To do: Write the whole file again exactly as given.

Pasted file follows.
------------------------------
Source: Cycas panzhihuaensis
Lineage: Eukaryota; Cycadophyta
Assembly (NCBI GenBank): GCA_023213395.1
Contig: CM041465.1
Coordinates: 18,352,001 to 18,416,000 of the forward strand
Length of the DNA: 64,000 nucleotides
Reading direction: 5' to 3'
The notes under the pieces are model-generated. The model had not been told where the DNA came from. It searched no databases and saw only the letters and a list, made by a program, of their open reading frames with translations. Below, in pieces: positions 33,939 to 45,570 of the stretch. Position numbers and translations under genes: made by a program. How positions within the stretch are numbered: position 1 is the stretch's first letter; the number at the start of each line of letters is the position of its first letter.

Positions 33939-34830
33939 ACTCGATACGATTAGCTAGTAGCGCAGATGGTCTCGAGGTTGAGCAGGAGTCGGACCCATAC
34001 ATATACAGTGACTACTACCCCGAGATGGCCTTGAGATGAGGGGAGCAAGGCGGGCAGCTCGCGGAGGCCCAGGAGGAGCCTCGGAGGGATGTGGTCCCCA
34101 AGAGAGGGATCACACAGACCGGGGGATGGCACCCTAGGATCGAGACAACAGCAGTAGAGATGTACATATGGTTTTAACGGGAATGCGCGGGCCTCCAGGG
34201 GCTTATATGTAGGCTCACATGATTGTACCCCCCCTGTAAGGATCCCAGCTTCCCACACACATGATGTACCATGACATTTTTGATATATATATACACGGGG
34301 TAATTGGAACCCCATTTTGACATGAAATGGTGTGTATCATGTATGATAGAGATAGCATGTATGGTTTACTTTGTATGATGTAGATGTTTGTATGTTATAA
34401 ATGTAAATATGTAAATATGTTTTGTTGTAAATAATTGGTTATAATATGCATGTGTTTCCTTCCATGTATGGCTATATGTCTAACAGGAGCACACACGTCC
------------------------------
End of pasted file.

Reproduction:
Source: Cycas panzhihuaensis
Lineage: Eukaryota; Cycadophyta
Assembly (NCBI GenBank): GCA_023213395.1
Contig: CM041465.1
Coordinates: 18,352,001 to 18,416,000 of the forward strand
Length of the DNA: 64,000 nucleotides
Reading direction: 5' to 3'
The notes under the pieces are model-generated. The model had not been told where the DNA came from. It searched no databases and saw only the letters and a list, made by a program, of their open reading frames with translations. Below, in pieces: positions 33,939 to 45,570 of the stretch. Position numbers and translations under genes: made by a program. How positions within the stretch are numbered: position 1 is the stretch's first letter; the number at the start of each line of letters is the position of its first letter.

Positions 33939-34830
33939 ACTCGATACGATTAGCTAGTAGCGCAGATGGTCTCGAGGTTGAGCAGGAGTCGGACCCATAC
34001 ATATACAGTGACTACTACCCCGAGATGGCCTTGAGATGAGGGGAGCAAGGCGGGCAGCTCGCGGAGGCCCAGGAGGAGCCTCGGAGGGATGTGGTCCCCA
34101 AGAGAGGGATCACACAGACCGGGGGATGGCACCCTAGGATCGAGACAACAGCAGTAGAGATGTACATATGGTTTTAACGGGAATGCGCGGGCCTCCAGGG
34201 GCTTATATGTAGGCTCACATGATTGTACCCCCCCTGTAAGGATCCCAGCTTCCCACACACATGATGTACCATGACATTTTTGATATATATATACACGGGG
34301 TAATTGGAACCCCATTTTGACATGAAATGGTGTGTATCATGTATGATAGAGATAGCATGTATGGTTTACTTTGTATGATGTAGATGTTTGTATGTTATAA
34401 ATGTAAATATGTAAATATGTTTTGTTGTAAATAATTGGTTATAATATGCATGTGTTTCCTTCCATGTATGGCTATATGTCTAACAGGAGCACACACGTCC